Sunday, May 24, 2020

My Life in 50 Objects: The Ring

             The ring sat among other rings in a cotton-lined box on a crowded counter in the gift shop. The shop was just a couple of blocks from campus, near the corner of Xenia Avenue, the main street in Yellow Springs, set back from the sidewalk behind a zigzag paved path amid bushes and flowers. The door tinkled from an overhead bell when Connie and I entered.
            Connie was my hallmate, another East Coaster, from Long Island, and it was just a few weeks after we’d arrived for our first year at Antioch College. On this warm day, we’d gone exploring, and here we were in an overstuffed gift shop, looking, just looking.
            The shop had a mixture of goods: scarves, vases, rings, earrings, tea boxes. I gravitated toward a ring. It had a green stone, mottled like the surface of a brain, in a round silver setting surrounded by a moat lined with a faint braid, further surrounded by 16 silver knobs, and its silver band was incised by curlicues. I tried it on, and it fit. Then I asked how much it cost.
            “Six dollars,” said the proprietor, a woman on the other side of middle-age with frizzy graying brown hair. Too much. (The equivalent of $51 today.) I put the ring back. That was too much. Connie came over and rummaged through the box of rings, while I wandered over to the tea table. There was a black and orange tin labeled Constant Comment, with orange rind and spices. That sounded tasty. I bought a tin. Back at our dorm, I noticed that Connie was wearing the ring I had tried on and wanted.
            The next day I went back to the gift shop and looked for the ring. The one with curlicues on the band was gone, but there was another one, almost the same except the silver band was plain. I paid the six dollars—and I still wear the ring, almost 60 years later.

Tuesday, May 12, 2020

SOLTuesday: The Supreme Court

            Because of the pandemic, the Supreme Court has taken the unprecedented step of holding arguments via telephone, and also letting those arguments be heard by the public via C-SPAN. (Ordinarily, one can attend Supreme Court sessions, but maybe only about 100 people or so are let in to the Washington, D.C., courtroom.) Today the cases being heard were about the subpoenas served on Trump by both House committees and by the New York City D.A.’s office.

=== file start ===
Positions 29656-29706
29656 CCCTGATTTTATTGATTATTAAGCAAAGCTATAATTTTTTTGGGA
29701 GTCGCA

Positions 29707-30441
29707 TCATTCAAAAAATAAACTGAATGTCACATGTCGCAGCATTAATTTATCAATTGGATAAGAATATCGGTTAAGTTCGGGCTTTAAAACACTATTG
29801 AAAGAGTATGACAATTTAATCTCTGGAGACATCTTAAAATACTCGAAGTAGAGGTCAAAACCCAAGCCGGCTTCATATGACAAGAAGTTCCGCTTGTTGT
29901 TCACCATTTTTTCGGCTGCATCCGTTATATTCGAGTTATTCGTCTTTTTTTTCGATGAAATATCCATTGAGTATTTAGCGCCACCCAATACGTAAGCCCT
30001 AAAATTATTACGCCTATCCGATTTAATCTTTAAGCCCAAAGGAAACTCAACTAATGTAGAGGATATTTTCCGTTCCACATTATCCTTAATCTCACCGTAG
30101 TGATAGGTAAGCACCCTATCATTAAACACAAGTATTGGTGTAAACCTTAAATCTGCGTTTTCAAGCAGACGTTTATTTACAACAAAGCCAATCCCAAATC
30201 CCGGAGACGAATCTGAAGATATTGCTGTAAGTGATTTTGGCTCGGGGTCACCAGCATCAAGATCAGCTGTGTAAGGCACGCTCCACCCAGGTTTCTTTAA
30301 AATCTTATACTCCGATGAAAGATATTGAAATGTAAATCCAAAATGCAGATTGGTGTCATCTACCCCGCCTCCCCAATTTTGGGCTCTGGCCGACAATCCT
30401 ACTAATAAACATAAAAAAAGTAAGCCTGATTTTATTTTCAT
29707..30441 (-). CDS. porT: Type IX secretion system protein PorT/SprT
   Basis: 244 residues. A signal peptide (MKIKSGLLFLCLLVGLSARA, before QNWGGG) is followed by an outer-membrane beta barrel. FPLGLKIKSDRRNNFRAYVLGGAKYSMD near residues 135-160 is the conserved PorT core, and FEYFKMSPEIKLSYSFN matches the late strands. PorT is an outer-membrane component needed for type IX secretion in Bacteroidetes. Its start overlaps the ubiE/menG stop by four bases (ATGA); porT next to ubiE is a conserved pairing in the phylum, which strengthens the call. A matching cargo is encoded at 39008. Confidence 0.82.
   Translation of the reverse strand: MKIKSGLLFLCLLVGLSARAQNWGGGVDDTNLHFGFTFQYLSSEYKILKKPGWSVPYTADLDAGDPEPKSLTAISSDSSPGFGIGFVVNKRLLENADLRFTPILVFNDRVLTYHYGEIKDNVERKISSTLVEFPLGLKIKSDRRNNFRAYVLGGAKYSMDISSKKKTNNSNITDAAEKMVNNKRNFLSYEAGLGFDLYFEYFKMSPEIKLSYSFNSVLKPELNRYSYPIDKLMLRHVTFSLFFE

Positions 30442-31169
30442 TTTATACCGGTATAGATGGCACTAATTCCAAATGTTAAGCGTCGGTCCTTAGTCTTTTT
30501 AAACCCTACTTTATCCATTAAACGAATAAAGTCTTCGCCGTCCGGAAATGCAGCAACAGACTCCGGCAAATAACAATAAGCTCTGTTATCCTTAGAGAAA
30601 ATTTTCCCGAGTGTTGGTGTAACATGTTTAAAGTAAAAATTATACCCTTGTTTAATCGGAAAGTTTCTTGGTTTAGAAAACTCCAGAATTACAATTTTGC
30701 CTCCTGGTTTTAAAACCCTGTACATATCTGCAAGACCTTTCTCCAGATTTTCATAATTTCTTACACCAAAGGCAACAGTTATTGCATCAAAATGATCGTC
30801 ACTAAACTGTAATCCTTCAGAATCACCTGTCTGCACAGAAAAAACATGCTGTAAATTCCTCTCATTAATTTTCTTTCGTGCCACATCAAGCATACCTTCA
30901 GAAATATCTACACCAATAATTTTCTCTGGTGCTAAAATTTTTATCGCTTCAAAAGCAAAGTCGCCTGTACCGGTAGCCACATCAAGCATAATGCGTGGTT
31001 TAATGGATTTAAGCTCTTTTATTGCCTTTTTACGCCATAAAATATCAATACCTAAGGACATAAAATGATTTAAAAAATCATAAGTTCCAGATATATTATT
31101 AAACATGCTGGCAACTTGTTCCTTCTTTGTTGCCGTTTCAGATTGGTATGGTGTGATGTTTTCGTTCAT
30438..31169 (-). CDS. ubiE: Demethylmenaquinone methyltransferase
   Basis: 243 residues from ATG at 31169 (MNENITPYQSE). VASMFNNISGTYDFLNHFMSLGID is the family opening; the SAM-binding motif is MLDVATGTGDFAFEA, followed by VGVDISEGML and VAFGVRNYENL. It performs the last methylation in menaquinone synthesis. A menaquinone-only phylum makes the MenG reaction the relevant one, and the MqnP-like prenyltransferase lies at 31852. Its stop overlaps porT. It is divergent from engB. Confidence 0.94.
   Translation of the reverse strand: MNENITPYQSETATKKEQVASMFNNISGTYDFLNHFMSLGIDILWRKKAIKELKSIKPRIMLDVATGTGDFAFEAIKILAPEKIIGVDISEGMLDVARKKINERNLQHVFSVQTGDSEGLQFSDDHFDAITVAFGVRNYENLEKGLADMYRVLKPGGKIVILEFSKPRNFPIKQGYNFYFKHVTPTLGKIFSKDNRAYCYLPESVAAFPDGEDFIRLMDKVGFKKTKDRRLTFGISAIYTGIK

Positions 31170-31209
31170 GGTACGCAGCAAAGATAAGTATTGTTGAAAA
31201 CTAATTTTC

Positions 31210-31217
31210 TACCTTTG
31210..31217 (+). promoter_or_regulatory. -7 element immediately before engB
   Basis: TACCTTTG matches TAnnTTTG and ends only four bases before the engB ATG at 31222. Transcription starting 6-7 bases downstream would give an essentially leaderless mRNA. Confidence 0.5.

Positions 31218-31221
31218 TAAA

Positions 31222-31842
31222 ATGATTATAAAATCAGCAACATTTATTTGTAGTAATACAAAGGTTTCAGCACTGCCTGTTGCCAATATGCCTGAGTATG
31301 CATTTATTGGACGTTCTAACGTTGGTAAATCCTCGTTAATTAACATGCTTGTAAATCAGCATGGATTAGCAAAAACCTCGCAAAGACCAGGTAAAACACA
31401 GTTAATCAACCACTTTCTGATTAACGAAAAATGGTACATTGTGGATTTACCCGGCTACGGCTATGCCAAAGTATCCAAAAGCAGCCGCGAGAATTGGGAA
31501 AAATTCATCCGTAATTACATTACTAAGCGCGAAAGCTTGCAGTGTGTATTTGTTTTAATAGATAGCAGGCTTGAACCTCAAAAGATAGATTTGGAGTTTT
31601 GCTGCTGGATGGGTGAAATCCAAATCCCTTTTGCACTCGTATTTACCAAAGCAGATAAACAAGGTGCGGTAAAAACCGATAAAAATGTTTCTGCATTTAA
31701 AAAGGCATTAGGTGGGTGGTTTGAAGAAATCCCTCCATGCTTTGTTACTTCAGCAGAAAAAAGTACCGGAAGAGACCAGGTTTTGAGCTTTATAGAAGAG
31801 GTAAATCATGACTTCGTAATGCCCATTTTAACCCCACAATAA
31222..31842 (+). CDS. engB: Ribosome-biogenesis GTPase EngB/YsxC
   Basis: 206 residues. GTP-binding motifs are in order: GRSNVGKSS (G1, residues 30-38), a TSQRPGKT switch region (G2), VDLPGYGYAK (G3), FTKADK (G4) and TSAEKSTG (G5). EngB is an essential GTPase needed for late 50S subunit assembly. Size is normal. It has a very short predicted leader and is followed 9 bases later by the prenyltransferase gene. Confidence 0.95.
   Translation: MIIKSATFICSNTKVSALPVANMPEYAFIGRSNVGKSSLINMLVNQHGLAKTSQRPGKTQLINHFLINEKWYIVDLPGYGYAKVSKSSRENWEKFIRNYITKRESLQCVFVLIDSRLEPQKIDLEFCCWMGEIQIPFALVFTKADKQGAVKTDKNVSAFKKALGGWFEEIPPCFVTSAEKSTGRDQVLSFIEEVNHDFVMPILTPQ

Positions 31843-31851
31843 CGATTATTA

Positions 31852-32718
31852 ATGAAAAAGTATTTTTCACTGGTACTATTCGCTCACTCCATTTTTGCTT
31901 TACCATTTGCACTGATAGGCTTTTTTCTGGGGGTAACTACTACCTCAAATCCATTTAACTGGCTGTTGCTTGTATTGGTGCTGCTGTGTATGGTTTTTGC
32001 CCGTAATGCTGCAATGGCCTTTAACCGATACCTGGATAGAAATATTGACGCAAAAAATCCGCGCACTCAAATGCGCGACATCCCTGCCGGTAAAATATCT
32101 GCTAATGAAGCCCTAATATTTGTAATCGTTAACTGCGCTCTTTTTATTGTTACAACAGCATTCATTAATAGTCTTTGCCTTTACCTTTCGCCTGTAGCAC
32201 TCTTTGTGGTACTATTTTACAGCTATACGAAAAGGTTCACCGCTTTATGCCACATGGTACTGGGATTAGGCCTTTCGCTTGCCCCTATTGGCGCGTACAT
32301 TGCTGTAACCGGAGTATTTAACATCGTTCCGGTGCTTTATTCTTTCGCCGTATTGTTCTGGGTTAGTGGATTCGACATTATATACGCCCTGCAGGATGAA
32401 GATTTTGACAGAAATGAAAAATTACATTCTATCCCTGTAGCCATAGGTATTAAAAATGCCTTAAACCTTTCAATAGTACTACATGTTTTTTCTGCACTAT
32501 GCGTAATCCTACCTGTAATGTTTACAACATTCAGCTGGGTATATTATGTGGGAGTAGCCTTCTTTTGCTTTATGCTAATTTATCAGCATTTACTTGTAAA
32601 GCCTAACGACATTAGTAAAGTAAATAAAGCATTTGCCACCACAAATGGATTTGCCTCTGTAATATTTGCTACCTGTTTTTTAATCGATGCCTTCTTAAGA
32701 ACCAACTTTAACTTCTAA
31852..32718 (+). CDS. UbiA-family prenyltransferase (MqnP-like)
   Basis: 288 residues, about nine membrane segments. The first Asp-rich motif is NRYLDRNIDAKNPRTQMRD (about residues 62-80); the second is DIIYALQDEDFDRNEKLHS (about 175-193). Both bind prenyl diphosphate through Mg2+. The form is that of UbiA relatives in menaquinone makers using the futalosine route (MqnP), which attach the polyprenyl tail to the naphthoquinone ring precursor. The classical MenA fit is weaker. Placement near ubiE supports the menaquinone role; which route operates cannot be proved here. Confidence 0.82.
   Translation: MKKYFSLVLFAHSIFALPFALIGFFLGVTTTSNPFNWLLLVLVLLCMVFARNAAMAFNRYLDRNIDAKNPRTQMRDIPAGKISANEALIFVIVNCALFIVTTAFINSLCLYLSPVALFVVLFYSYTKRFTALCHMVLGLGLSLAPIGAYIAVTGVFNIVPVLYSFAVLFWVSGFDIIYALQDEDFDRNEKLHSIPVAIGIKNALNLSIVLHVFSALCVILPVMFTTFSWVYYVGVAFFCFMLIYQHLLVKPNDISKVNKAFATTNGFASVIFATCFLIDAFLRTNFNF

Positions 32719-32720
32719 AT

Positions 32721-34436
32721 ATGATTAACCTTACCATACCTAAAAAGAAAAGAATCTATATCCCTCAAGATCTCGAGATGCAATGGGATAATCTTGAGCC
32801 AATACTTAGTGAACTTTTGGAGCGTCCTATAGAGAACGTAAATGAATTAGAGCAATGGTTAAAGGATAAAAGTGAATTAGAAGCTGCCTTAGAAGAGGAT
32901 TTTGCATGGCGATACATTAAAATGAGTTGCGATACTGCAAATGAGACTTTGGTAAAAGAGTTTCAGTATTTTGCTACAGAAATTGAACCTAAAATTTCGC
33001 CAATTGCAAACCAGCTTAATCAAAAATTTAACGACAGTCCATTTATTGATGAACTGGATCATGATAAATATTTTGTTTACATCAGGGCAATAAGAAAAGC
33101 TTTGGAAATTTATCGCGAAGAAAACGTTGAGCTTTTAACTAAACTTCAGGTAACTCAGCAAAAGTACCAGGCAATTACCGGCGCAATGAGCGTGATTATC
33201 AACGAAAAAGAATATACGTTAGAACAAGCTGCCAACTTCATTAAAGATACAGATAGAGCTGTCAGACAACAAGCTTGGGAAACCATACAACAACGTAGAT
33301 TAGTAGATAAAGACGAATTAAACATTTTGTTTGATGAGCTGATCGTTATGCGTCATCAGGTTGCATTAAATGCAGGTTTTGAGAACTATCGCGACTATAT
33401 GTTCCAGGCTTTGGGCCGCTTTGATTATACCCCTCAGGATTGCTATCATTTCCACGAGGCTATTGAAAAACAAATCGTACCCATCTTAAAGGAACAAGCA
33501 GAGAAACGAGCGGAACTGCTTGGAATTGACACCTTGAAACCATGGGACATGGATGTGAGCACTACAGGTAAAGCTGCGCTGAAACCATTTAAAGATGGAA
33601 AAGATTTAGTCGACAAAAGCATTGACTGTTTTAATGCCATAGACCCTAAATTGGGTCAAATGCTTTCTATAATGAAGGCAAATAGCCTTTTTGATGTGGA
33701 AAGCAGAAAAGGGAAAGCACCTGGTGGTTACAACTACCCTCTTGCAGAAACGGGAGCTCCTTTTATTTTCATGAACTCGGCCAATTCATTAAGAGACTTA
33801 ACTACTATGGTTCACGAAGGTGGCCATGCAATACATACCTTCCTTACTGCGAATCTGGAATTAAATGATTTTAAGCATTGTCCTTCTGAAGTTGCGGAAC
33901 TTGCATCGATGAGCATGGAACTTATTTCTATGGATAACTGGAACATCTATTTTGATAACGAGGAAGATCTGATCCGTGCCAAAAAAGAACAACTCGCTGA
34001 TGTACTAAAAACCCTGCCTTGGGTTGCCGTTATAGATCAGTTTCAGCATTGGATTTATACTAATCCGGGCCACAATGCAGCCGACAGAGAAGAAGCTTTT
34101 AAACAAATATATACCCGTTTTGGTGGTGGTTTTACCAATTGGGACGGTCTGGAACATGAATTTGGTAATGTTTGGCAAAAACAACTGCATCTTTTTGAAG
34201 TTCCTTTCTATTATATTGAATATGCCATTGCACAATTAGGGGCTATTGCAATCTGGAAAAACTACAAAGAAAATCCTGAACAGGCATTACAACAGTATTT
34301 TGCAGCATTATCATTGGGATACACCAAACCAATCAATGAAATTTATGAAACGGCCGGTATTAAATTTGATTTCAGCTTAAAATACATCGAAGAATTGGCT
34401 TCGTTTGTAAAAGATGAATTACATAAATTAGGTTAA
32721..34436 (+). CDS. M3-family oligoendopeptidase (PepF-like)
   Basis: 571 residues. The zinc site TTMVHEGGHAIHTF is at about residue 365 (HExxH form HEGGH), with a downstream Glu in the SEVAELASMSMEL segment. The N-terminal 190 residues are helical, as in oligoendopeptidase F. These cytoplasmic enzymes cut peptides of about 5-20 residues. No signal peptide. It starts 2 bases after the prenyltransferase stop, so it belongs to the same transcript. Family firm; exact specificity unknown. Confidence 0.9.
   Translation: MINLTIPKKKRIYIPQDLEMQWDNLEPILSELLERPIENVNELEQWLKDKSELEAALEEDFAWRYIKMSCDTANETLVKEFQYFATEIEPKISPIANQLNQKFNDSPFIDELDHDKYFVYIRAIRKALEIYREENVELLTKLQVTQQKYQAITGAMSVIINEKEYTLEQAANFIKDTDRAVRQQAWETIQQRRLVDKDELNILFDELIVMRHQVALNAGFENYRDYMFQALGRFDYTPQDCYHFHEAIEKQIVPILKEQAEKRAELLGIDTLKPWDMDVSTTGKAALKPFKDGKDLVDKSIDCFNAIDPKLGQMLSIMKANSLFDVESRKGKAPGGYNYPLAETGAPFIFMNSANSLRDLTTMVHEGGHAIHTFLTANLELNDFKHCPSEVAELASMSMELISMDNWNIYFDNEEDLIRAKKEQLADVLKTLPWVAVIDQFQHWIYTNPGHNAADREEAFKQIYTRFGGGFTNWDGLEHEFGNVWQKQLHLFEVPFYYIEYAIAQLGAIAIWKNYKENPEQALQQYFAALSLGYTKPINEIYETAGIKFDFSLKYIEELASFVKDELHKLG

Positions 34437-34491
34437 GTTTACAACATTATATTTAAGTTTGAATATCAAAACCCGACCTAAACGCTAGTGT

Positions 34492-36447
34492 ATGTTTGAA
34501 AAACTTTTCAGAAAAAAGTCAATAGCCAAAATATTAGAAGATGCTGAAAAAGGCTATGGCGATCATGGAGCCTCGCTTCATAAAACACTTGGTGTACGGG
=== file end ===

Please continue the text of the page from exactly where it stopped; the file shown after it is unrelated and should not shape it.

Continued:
I knew these arguments would be the subject of news reports, and since I had the chance, I wanted to be able to listen in myself and get my own sense of what was going on. So I had my TV on just after 10 a.m.
            It was fascinating. First the president’s lawyers and then the solicitor general, representing the government, made their arguments in about five minutes. Then, starting with Chief Justice Roberts and then going by seniority (Clarence Thomas, Ruth Bader Ginsberg, Stephen Breyer, Samuel Alito, Sonia Sotomayor, Elena Kagan, Neil Gorsuch, and Brett Kavanaugh—that sequence is now indelibly in my mind), each justice had five minutes to ask questions and have the attorneys respond. Roberts must have had a timer, because when five minutes was up, he called the next justice, even if the attorney was in the middle of responding.
            The justices, of course, are supposed to be nonpartisan, but we know the general political leaning of almost every one of them. So it was instructive to see a conservative judge ask a question from the more liberal side, and realize that the justice was giving the president’s lawyer the opportunity to make the points that the conservative justice wanted to hear. Sometimes, if a lawyer was stopped in the middle of answering a question because a justice’s time was up, the next justice would follow up to get the lawyer to finish his (and all of the lawyers were men) point.
            In the cases concerning the congressional subpoenas, there were lots of questions comparing this case to both the lawsuits against Clinton and the Watergate hearings into Nixon. Trump’s lawyers often talked about having to protect future presidents from political “harassment,” but one could argue that the case against Trump is already the third, and the one against Clinton was just as much if not more harassment than the case against Trump.
            It wasn’t easy to see which way the justices were leaning, though I sense that their decision will be on as narrow grounds as possible.
            If you have any chance at all, do try to listen to these arguments on C-SPAN, either on TV or laptop or phone. They only last until around 1 p.m. If you have teenage children, ask them to listen for a while as well. It may seem boring or hard to follow, but the process is part of our government, and rarely has it been so readily available to the general public.
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